2020 Vision: Conditions Still Look Swampy For Florida Sports Betting

Posted on January 30, 2020

Twenty states have some form of legal sports betting law. This series looks ahead to which states could have legislative action to regulate sports betting in 2020.

Next up: Florida.

Florida Rep. David Santiago walked to the microphone in an aisle at the National Council of Legislators for Gaming States conference earlier this month. He asked panelists the question on the mind of all legislators in the Sunshine State:

Does authorizing Florida sports betting count as an expansion of gambling?

This matter is of particular interest in Florida because Amendment 3, approved by voters in 2018, prohibits the legislature from authorizing new casino gambling. Any expansions of gambling not only need to be approved by but also initiated by voters.

Looking for hope for FL sports betting

Santiago hoped that panelists discussing tribal-state gaming compacts would provide him examples he could bring back to colleagues to show that allowing sports betting in Florida at an existing gaming facility isn’t an expansion.

Instead, the panelists agreed that adding Florida sports betting at an existing gaming facility is still an expansion just as it would be to increase the number of slot machines.

Afterward, Santiago and Sen. Oscar Braynon admitted that they didn’t see any hope for Florida to pass legislation authorizing sports betting this year because the majority of Florida legislators don’t believe they have the right.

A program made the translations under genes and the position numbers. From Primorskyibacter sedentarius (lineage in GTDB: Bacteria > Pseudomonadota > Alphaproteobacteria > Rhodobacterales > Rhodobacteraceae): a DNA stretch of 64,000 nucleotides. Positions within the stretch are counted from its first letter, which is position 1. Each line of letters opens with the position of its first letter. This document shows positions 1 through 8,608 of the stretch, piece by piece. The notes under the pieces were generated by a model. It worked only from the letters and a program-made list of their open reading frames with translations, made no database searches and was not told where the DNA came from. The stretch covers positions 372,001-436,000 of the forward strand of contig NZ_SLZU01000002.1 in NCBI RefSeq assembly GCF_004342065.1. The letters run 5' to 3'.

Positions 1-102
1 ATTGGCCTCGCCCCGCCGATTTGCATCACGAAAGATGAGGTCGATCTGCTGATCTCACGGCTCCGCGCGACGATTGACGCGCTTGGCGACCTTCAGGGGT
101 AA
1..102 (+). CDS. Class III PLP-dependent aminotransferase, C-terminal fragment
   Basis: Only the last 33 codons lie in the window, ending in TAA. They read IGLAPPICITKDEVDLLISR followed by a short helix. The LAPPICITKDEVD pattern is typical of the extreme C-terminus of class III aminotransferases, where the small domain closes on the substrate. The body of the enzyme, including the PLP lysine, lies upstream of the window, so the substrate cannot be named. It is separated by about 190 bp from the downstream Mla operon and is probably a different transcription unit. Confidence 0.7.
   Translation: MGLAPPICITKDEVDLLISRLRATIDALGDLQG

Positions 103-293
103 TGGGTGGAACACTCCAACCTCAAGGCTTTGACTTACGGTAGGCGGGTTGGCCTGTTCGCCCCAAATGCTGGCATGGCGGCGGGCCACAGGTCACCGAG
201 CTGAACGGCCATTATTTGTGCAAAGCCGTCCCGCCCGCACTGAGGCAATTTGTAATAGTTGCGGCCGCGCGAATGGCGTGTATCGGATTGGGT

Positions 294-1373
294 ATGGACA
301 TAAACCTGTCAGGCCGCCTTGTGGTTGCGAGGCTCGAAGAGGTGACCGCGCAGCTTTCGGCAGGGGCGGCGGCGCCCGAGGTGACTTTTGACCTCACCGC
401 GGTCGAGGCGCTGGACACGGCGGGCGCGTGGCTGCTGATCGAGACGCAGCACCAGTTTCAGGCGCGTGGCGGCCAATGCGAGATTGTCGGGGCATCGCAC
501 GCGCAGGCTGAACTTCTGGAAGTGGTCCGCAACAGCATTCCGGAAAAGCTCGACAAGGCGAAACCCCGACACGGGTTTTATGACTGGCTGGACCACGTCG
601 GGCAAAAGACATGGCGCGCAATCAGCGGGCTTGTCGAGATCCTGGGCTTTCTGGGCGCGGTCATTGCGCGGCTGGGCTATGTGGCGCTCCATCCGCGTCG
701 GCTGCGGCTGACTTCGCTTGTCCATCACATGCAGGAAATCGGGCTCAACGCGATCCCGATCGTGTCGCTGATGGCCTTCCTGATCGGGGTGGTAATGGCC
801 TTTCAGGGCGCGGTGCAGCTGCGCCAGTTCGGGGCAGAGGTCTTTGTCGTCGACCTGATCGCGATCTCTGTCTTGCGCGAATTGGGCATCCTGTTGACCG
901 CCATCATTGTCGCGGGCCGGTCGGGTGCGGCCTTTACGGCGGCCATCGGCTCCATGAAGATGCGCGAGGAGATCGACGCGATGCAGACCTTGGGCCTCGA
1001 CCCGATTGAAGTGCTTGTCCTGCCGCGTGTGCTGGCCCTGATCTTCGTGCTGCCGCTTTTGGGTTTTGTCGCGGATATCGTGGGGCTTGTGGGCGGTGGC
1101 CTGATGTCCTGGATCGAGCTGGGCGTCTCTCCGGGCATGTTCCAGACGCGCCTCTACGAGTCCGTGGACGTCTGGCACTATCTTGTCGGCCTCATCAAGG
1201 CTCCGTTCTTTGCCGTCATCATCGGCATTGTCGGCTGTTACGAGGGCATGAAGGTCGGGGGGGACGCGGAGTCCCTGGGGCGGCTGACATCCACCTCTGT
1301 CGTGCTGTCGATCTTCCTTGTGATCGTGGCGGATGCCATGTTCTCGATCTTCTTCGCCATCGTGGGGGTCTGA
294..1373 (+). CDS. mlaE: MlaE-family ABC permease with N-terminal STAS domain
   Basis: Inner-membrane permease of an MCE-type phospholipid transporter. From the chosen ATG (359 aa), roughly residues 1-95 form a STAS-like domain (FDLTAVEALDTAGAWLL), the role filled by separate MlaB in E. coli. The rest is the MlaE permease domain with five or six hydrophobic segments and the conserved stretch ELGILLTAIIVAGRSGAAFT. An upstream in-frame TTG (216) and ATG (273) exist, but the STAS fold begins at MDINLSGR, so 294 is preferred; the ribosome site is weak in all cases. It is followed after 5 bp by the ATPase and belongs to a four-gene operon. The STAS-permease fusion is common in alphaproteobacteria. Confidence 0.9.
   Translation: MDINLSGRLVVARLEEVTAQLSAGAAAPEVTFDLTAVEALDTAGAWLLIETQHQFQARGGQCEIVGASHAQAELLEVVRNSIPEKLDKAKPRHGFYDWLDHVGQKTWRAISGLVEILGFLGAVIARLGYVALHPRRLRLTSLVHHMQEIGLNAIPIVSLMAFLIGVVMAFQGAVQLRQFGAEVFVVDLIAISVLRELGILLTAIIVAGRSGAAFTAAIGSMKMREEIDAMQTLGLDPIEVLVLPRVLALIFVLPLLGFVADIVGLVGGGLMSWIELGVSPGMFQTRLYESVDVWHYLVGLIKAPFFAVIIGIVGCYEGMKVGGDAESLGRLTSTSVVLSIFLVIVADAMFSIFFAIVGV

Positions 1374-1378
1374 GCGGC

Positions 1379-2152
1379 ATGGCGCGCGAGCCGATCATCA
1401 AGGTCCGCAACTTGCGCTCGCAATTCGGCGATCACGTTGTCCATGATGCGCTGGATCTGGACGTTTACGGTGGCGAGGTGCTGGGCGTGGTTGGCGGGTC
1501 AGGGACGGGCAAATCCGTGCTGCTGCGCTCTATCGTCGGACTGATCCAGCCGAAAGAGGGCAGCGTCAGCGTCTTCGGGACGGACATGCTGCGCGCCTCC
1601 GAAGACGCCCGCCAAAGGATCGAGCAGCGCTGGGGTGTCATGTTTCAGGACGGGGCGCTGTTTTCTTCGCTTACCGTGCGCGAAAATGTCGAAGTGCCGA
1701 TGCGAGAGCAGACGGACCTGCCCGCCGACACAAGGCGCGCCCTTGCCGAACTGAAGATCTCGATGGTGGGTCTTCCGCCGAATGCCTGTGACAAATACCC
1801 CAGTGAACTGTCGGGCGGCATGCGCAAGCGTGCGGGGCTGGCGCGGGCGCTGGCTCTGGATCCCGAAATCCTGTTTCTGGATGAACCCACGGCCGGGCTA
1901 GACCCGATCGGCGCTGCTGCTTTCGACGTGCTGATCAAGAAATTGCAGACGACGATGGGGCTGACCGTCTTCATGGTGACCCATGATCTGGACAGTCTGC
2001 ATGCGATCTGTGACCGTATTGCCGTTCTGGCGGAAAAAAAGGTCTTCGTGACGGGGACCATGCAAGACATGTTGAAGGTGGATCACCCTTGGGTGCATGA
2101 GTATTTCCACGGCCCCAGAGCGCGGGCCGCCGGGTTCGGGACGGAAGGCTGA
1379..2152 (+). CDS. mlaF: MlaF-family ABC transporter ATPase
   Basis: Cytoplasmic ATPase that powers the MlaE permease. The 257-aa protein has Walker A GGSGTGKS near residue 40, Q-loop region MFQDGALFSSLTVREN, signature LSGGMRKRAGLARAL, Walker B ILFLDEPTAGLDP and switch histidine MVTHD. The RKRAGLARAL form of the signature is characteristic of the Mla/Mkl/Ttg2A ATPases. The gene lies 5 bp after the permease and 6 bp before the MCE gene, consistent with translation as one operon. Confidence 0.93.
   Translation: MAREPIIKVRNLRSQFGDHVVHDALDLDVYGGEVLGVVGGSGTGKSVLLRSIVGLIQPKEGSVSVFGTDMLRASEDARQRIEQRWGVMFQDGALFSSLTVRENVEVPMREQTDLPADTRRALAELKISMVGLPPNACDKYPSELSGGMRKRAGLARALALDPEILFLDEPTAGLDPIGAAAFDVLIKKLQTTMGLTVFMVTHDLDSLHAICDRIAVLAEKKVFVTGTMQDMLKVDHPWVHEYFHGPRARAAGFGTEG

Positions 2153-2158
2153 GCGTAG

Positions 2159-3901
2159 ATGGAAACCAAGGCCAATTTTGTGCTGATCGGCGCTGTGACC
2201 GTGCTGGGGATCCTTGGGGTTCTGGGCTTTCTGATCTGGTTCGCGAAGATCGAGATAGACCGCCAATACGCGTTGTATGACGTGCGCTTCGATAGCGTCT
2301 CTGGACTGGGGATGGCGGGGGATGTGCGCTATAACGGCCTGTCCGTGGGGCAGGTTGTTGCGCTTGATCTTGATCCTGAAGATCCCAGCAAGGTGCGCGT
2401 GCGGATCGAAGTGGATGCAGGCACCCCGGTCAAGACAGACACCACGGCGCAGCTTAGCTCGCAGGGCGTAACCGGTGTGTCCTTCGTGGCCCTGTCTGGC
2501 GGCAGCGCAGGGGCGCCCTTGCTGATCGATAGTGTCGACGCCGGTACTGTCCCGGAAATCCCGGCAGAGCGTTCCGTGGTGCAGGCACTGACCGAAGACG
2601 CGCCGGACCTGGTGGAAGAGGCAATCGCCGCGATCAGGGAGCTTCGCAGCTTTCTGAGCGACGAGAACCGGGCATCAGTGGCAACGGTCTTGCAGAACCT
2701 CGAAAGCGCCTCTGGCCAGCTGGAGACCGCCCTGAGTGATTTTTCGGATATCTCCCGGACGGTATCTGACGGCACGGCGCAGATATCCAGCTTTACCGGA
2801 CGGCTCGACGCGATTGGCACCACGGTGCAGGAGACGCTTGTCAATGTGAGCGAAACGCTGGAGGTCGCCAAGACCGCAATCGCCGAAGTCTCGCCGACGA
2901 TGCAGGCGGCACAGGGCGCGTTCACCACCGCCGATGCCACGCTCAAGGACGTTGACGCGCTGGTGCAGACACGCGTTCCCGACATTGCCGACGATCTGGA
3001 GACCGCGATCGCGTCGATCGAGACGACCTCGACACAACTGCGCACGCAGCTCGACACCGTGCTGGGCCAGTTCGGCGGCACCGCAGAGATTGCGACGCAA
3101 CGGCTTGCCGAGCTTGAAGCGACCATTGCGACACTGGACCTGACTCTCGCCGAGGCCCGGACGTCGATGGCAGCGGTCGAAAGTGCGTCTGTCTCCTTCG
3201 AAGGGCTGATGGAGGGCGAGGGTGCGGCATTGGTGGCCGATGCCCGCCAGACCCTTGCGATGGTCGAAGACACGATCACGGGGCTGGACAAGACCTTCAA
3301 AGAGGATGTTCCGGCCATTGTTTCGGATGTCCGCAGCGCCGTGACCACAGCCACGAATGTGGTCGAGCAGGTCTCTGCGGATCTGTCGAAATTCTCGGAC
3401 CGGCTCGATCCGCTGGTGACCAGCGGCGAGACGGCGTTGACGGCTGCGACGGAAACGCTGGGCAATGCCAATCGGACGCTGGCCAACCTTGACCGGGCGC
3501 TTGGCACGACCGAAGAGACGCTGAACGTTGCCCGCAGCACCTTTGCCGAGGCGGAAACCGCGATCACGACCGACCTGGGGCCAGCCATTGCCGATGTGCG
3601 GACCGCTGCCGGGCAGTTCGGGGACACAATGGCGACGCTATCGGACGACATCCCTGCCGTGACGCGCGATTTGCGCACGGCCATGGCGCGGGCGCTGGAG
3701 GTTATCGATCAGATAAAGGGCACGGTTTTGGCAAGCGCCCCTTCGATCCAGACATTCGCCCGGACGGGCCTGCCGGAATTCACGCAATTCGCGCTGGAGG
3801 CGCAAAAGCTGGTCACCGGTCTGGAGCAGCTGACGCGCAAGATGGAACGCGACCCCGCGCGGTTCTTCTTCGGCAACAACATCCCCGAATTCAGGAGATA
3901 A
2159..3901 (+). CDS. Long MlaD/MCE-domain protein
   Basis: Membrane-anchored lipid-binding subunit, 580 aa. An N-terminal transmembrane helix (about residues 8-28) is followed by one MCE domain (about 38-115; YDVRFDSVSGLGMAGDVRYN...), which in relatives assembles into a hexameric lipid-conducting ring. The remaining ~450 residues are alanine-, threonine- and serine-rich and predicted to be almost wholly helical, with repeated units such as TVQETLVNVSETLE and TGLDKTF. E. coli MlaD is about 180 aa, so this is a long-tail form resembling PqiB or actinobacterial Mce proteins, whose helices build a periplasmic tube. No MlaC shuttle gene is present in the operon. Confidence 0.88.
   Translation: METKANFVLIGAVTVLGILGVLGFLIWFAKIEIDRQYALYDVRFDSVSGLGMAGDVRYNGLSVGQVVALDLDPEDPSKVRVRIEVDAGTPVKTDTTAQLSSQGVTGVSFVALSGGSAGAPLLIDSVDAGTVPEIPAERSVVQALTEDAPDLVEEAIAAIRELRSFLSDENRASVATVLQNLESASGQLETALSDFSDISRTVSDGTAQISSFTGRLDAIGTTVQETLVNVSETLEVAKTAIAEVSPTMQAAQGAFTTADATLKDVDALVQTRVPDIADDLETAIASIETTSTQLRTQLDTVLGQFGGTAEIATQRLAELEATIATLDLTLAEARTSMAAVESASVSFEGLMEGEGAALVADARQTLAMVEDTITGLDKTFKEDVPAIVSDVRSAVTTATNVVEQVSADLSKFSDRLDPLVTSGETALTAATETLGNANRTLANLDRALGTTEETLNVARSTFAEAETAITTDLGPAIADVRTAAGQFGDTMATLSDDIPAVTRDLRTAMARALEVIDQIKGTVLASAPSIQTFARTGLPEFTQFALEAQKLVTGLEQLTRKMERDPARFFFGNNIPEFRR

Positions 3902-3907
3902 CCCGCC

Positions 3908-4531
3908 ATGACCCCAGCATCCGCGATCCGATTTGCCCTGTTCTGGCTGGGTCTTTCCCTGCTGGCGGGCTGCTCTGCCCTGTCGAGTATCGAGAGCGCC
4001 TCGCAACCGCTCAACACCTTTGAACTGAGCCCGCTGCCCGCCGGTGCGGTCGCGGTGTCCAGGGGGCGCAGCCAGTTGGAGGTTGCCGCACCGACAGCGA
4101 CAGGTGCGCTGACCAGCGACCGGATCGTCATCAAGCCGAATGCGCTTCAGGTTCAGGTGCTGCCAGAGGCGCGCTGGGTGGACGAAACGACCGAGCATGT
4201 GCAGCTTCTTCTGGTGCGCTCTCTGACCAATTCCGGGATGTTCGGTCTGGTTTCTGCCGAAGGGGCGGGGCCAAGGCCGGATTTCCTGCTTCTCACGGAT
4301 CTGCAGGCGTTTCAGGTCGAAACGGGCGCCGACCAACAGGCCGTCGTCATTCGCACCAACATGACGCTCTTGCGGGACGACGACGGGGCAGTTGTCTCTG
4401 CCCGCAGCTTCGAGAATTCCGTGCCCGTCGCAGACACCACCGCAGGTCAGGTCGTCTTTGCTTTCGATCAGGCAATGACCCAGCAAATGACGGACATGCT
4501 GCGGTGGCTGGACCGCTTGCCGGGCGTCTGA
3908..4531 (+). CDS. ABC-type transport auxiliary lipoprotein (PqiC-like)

What happened in Florida sports betting in 2019

Renegotiating the gaming compact with the Seminole was a big focus of the Florida Legislature last year.

Senate President Bill Galvano, who handled the previous compact, tasked the next person in line to run the chamber, Sen. Wilton Simpson, to do the negotiations.

Simpson worked out a tentative agreement with the Seminole. It would have paid the state at least $500 million a year in return for pledging to shut down the designated card games offered at state parimutuels, among other items.

However, Gov. Ron DeSantis refused to sign off on the deal.

In response, the Seminole told the governor they would stop making annual payments of about $350 million to the state “until the illegal banked card game issue is resolved.”

What may happen in Florida in 2020

With the Seminole not paying money to the state, some legislators got a little brash entering the year.

Sen. Jeff Brandes filed a bill to authorize the Florida Lottery to regulate sports betting. The lottery and along with the Seminole, are exempt from Amendment 3.

Galvano agreed that legislators need to look at what’s available on the private side of gambling rather than just the compact. However, the realities of Amendment 3 and the political climate make that unlikely.

The Seminole quickly worked to douse those hopes this week. So, while Brandes’ bill has no momentum, legislation that would forbid the Florida Lottery from offering games based on sporting events passed in the House Gaming Control Subcommittee by a nearly unanimous vote.

So, any efforts to legalize sports betting in Florida will once again need to go through the Seminole. The relations between the state and tribe seem too complicated for that to happen this year.

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Matthew Kredell

Matthew started his career as a sportswriter at the Los Angeles Daily News, where he covered the NFL, Kobe-Shaq three-peat, Pete Carroll’s USC football teams, USC basketball, pro tennis, Kings hockey and fulfilled his childhood dream of sitting in the Dodgers’ dugout. His reporting on efforts to legalize sports betting began in 2010, when Playboy Magazine flew him to Prague to hang out with Calvin Ayre and show how the NFL was pushing US money overseas by fighting expansion of regulated sports betting across the country. A USC journalism alum, Matt also has written on a variety of topics for Men’s Journal, Los Angeles magazine, LA Weekly and ESPN.com.

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